November 15, 2022 By Madelyn Varella 3 min read

More than likely, your organization already employs some version of a hybrid cloud approach to its IT architecture. In fact, you are likely operating between six and eight clouds, like most organizations.

It’s also likely that your organization’s mix of cloud environments has some level of on-premises infrastructure integration that spans across it and includes edge computing and/or distributed cloud. When managed correctly, this hybrid cloud infrastructure can do more than optimize your business — it can transform it. The recent IBM Institute of Business Value report, Mastering Hybrid Cloud, points out five key challenges to achieving hybrid cloud mastery. The first of these challenges is architecture.

According to the report, 97% of organizations claim to use more than one cloud. Not to mention, the average organization is anticipated to have 10 clouds by 2023. That’s a serious amount of potential chaos to manage. So how do you bring order to the chaos of a crowded cloud estate and move one step closer to hybrid cloud mastery?

Step 1: Build a single, integrated hybrid cloud platform

A single, integrated hybrid cloud platform and application architecture is the foundation on which to mount and connect all the parts. Instead of disconnected components that accomplish little on their own, it’s important to establish a united system that can save cost and create ease.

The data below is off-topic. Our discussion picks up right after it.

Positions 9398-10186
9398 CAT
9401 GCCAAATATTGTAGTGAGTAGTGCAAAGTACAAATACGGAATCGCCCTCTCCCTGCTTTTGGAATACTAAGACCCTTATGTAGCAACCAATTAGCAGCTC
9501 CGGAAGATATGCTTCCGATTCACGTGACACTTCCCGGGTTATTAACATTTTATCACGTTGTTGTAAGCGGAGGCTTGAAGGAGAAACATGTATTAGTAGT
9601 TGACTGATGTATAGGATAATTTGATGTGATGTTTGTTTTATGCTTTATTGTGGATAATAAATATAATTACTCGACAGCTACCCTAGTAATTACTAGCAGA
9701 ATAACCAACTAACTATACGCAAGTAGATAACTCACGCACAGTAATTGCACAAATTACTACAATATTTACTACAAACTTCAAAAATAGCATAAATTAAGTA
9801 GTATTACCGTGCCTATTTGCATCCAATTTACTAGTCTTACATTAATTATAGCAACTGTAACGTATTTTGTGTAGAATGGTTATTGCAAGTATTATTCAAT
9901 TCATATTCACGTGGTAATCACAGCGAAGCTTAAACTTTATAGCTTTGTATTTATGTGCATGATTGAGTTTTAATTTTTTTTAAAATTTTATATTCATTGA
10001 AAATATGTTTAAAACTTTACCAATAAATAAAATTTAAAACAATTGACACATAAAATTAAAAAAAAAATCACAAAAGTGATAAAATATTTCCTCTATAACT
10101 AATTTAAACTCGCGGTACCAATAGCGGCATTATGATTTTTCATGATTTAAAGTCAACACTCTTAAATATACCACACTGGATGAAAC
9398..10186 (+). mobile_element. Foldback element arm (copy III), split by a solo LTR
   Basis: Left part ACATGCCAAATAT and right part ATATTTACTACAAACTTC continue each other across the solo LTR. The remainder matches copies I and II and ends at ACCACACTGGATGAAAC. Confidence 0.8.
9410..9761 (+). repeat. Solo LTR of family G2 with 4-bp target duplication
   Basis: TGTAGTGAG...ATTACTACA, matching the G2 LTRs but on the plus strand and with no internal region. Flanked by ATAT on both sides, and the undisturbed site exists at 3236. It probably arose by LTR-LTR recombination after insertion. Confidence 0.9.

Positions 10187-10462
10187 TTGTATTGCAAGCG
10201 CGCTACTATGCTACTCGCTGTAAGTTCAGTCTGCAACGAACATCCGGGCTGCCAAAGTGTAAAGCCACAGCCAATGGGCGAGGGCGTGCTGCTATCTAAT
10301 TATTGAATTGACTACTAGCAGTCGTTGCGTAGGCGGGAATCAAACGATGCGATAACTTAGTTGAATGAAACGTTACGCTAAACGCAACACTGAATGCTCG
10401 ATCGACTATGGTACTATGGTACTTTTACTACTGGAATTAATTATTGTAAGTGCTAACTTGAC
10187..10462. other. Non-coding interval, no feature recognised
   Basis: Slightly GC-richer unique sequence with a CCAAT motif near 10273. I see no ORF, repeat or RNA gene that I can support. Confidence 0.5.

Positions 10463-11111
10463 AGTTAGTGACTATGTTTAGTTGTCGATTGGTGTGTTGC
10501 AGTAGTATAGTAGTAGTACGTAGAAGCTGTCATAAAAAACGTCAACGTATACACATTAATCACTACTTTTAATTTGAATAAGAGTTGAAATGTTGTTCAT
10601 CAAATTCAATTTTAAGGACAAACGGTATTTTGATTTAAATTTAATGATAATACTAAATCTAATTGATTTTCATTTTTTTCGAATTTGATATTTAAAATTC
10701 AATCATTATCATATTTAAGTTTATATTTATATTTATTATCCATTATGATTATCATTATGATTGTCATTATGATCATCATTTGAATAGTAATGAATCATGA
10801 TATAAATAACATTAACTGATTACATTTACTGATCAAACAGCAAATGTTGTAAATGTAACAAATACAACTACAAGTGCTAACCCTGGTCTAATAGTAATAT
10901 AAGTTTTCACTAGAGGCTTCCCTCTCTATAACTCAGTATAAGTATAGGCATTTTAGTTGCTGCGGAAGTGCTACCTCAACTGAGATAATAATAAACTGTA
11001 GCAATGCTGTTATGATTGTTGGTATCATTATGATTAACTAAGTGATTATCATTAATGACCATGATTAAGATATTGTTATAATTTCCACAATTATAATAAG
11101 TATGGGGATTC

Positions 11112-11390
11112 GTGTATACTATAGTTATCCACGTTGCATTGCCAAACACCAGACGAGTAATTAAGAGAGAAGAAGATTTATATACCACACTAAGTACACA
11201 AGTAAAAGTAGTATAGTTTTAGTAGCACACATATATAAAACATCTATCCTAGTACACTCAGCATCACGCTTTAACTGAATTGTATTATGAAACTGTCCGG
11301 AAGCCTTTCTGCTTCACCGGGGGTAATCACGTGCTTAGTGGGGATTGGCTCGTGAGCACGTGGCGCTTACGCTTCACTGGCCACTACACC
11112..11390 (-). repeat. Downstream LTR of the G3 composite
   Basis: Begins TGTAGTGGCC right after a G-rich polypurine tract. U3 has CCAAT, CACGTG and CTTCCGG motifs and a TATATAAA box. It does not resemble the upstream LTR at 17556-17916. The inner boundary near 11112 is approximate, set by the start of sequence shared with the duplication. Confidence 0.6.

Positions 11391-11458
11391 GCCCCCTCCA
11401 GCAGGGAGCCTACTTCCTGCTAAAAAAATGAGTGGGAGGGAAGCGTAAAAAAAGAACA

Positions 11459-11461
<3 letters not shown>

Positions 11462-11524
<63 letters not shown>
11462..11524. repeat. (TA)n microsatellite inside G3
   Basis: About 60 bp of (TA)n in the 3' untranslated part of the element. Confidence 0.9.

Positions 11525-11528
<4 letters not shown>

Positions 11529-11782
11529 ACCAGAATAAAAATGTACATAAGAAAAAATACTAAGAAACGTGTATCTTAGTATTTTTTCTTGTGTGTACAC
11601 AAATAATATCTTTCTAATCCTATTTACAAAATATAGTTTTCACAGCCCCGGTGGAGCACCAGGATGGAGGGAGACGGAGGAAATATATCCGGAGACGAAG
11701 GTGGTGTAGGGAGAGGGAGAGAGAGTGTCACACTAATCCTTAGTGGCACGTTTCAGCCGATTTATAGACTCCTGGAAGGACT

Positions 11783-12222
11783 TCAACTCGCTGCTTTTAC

A hybrid cloud platform streamlines service provisioning and consumption through a convenient and cost-effective “build applications once, deploy them anywhere” superpower. Developers build microservices once and can then reuse them in applications that run anywhere in the cloud estate. It defines landing zones that empower platform users with a reduced level of technical and administrative burden. These zones include where your data is stored and used — and even where and how it’s secured.

Step 2: Align your hybrid cloud platform with your customer-facing product

That integrated hybrid cloud platform begs for its complement: a business-aligned application architecture. This framework guides decisions about how applications work in a hybrid cloud environment. By removing the guesswork, you can achieve greater levels of agility and innovation.